|کد مقاله||سال انتشار||مقاله انگلیسی||ترجمه فارسی||تعداد کلمات|
|150898||2017||43 صفحه PDF||سفارش دهید||11305 کلمه|
Publisher : Elsevier - Science Direct (الزویر - ساینس دایرکت)
Journal : Trends in Neuroscience and Education, Volumes 8â9, December 2017, Pages 28-36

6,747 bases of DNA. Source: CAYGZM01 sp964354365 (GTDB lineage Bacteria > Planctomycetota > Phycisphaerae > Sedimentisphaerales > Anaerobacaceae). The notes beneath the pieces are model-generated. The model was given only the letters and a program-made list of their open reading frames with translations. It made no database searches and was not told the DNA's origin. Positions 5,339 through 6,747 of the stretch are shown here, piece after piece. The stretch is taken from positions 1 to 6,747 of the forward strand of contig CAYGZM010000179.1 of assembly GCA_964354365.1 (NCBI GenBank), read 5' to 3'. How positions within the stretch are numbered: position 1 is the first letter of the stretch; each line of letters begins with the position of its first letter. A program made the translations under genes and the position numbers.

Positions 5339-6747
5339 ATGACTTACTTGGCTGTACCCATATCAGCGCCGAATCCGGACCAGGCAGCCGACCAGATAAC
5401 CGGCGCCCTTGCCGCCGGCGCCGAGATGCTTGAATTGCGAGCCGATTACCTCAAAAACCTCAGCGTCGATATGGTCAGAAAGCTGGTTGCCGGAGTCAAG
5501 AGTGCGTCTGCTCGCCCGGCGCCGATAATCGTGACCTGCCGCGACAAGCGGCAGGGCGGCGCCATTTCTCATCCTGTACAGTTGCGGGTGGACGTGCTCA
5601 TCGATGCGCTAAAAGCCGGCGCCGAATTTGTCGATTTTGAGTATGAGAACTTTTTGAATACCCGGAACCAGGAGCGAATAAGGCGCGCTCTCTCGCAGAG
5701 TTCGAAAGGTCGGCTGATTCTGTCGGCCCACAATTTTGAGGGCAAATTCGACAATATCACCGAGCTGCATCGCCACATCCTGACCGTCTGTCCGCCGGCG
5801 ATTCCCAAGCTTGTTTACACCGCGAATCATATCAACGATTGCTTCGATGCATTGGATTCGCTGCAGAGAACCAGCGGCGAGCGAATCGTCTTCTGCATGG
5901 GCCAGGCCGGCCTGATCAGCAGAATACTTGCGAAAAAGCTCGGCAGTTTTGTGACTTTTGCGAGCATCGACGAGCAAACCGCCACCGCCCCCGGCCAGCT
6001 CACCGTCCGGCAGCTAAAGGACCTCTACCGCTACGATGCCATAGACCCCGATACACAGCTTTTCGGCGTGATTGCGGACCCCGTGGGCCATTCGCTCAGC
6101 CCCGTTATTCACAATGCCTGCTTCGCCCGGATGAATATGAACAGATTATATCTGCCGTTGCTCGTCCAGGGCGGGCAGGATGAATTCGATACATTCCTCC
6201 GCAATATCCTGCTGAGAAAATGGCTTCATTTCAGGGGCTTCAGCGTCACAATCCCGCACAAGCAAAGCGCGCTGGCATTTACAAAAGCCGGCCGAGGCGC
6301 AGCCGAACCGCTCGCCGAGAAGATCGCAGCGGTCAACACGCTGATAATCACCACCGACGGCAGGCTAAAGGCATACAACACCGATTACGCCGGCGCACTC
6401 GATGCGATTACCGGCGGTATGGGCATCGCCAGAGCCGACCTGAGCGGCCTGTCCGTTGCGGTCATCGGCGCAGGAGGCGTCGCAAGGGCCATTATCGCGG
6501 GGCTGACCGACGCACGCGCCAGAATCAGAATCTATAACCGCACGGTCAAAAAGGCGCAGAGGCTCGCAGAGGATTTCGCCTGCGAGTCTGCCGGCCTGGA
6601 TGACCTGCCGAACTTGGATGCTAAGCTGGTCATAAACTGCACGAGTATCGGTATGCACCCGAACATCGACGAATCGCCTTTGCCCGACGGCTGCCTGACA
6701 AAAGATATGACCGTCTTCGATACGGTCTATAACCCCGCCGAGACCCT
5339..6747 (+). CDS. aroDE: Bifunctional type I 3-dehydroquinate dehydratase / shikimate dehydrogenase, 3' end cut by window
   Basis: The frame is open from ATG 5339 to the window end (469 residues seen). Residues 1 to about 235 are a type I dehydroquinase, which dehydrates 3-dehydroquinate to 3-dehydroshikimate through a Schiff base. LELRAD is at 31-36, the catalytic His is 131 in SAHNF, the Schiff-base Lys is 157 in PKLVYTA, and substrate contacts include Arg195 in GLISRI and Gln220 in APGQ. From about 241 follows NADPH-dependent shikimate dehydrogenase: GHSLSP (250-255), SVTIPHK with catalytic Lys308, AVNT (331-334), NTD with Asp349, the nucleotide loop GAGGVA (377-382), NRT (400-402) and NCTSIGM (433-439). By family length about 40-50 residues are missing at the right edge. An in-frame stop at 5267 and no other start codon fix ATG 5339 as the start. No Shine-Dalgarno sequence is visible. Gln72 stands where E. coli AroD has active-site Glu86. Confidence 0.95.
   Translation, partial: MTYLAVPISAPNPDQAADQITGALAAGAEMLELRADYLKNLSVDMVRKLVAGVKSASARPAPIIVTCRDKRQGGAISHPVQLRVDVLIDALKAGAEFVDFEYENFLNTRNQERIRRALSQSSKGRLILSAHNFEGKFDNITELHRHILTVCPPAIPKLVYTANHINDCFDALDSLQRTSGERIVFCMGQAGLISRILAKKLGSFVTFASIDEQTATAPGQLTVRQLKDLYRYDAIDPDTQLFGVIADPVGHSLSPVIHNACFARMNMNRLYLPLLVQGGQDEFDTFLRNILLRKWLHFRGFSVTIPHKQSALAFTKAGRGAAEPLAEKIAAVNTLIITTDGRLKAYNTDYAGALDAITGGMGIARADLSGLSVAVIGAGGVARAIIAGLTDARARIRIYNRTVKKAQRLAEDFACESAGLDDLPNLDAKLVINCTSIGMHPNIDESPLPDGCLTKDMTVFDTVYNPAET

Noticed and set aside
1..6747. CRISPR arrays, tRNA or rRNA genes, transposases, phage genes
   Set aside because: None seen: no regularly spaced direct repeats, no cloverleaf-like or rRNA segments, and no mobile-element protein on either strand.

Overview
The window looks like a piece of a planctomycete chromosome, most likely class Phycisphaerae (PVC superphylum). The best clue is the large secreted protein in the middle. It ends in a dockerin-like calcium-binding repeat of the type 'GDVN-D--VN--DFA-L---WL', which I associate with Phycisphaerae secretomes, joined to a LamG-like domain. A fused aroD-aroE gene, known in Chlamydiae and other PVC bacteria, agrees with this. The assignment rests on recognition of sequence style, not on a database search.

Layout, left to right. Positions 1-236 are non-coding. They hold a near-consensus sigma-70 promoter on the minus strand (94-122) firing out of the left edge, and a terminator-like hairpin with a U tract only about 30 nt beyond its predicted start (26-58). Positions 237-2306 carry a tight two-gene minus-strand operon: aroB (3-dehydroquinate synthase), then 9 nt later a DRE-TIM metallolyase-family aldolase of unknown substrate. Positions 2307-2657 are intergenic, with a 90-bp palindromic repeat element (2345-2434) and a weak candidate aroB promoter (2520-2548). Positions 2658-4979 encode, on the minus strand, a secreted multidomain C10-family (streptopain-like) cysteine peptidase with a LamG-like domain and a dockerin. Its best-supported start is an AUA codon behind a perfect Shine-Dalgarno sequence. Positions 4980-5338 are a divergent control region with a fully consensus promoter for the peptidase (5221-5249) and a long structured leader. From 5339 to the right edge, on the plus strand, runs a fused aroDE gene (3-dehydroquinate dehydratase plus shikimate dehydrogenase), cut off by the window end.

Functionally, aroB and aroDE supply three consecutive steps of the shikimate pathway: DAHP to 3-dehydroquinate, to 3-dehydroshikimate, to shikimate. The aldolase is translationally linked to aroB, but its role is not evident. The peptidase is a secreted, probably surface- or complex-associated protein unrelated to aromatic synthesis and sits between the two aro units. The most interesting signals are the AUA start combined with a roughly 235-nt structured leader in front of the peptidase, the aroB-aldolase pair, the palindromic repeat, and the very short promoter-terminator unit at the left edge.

Performing math tasks is a complex process that requires the recruitment of many cognitive and affective factors. Research on the interplay between cognitive and affective factors associated with math ability is surprisingly scarce in primary school children. In the present study, we examined the contribution of both general and math-specific anxiety to math performance in a large sample of second-grade schoolchildren, and also their relation with different measures of both domain-general (i.e., spatial and verbal working memory, intelligence) and domain-specific cognitive correlates of math ability (i.e., different skills tapping the approximate number system, ANS). Results revealed a negative relation between general anxiety (but not math anxiety) and math performance, beyond the contribution of the cognitive abilities. Importantly, specific components of both verbal working memory (i.e., digit span) and ANS (i.e., approximate addition) mediated the relation between general anxiety and math performance. The educational implications of these findings are discussed.